Audi A6 – Weibo had it bang on, it’s the automobile of choice for the Chinese bureaucrat. Seeing an Audi A6 in traffic means you’re idling beside part of the country’s power structure. As The New York Times put it , the A6’s “slick frame and invariably tinted windows exude an aura of state privilege, authority and, to many ordinary citizens, a whiff of corruption.” (The Beijing government says there are 62,000 official cars in the city, a figure that seems far too low. The state-run CCTV television station reported last year that the real figure is closer to 700,000.)

Humvees or Ferraris – Driver Zhao says the only people arrogant enough to drive one of these on Beijing’s streets are the well-off children of top government officials. As evidence of that, I once saw a bright yellow Humvee rip the wrong way through traffic in Beijing’s busy Sanlitun bar district, before proceeding to drive through a red light without so much as tapping the brakes. At least three policemen witnessed the same scene, but seemed to conclude from the driver’s brazen behaviour that he was too powerful to be stopped.
When the New York Times article appeared, the Chinese reaction is quite predictable, characterized by Smith as "Bad business, that; we lost face. Go take care of it with cash, threats, promises or whatever is required to bury it and restore face."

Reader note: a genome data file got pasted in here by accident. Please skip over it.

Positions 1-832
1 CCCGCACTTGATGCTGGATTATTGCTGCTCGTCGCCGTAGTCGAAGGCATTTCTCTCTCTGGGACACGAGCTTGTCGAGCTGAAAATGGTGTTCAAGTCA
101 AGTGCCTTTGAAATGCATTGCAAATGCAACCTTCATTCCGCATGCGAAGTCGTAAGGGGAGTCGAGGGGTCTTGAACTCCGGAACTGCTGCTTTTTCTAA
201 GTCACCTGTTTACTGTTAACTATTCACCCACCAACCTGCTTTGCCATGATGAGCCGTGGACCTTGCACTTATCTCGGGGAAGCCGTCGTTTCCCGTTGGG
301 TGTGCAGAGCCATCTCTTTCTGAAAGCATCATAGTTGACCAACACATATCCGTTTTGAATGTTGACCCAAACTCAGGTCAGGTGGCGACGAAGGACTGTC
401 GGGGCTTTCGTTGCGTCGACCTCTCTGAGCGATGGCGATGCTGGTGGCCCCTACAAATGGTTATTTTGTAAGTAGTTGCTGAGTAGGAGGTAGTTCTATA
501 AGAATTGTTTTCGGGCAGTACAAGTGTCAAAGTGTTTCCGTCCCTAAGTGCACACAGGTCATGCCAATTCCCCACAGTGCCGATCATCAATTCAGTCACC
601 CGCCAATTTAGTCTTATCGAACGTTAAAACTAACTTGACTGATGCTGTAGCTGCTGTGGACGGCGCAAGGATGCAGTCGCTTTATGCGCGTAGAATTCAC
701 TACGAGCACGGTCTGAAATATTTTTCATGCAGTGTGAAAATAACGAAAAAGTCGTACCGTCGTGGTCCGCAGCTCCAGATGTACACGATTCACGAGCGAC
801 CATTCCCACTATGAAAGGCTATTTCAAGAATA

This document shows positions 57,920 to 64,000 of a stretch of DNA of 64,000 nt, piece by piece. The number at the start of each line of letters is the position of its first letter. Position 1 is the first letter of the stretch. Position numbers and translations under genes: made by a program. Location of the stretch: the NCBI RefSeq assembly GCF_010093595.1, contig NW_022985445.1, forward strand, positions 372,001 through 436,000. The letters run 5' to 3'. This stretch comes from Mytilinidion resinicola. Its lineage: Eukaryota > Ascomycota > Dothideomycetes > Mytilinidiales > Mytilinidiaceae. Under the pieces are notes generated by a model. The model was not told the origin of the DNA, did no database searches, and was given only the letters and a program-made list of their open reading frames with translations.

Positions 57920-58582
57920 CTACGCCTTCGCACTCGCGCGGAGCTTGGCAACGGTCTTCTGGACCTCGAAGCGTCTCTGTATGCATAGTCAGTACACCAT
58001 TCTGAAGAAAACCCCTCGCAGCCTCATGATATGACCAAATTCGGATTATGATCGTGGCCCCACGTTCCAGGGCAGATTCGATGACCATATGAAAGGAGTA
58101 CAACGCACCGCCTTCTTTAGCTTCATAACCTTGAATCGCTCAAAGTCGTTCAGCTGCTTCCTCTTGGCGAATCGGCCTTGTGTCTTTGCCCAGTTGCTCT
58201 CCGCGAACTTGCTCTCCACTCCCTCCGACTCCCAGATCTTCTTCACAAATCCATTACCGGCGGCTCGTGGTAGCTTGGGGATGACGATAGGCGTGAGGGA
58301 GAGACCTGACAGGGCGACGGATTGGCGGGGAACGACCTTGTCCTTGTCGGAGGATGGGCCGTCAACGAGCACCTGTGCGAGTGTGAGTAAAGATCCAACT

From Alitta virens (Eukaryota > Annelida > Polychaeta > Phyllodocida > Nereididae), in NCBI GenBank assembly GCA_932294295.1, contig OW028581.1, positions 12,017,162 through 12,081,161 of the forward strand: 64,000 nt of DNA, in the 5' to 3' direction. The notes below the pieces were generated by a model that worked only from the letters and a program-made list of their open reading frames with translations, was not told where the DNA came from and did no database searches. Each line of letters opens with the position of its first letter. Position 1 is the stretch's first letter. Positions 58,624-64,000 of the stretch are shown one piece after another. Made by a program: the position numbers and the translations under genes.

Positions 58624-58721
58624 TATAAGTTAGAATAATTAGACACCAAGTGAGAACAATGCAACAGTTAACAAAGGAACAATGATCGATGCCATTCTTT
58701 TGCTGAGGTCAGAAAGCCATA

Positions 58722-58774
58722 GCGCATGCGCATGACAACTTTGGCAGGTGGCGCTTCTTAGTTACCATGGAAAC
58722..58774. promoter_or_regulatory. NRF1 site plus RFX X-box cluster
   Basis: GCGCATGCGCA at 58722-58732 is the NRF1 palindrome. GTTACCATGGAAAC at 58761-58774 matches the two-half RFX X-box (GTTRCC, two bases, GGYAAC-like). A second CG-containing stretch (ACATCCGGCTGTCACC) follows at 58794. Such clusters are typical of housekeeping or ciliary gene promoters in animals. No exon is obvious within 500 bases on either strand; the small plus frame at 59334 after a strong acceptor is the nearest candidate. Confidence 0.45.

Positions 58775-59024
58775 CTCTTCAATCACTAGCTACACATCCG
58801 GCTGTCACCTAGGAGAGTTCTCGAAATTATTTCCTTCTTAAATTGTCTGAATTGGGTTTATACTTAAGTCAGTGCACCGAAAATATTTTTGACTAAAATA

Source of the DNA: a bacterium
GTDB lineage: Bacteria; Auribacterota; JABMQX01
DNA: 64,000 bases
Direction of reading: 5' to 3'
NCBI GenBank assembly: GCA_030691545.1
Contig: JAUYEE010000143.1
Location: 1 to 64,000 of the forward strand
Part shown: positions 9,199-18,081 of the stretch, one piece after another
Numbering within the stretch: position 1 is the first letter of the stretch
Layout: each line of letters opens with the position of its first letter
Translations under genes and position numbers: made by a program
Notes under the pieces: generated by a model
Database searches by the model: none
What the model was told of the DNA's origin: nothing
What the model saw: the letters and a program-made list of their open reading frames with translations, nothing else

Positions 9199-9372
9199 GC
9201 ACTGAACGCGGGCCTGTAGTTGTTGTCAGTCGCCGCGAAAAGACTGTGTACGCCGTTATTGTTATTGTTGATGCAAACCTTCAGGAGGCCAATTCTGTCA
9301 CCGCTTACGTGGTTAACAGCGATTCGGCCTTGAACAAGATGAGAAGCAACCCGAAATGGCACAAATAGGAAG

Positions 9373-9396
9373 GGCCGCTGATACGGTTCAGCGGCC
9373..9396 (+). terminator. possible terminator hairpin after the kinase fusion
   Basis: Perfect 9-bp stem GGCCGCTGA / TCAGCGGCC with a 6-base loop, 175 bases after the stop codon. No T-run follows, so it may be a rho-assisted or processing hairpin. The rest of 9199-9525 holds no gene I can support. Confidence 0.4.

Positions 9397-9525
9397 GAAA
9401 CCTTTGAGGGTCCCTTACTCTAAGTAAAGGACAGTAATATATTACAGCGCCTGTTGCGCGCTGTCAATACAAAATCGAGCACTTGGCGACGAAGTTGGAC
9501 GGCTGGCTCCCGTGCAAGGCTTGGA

For Apple, however, it has a tricky public relations problem with its customers, a problem that may eventually devalue its image and the value of its brand. It too, has "lost face" with its customers. How it responds will be a key test of new CEO's marketing and management savvy. As well, it will be a sign of how far the West has journeyed to meet the East.
Cam Hui is a portfolio manager at Qwest Investment Fund Management Ltd. ("Qwest"). This article is prepared by Mr. Hui as an outside business activity. As such, Qwest does not review or approve materials presented herein. The opinions and any recommendations expressed in this blog are those of the author and do not reflect the opinions or recommendations of Qwest.
None of the information or opinions expressed in this blog constitutes a solicitation for the purchase or sale of any security or other instrument. Nothing in this article constitutes investment advice and any recommendations that may be contained herein have not been based upon a consideration of the investment objectives, financial situation or particular needs of any specific recipient. Any purchase or sale activity in any securities or other instrument should be based upon your own analysis and conclusions. Past performance is not indicative of future results. Either Qwest or Mr. Hui may hold or control long or short positions in the securities or instruments mentioned.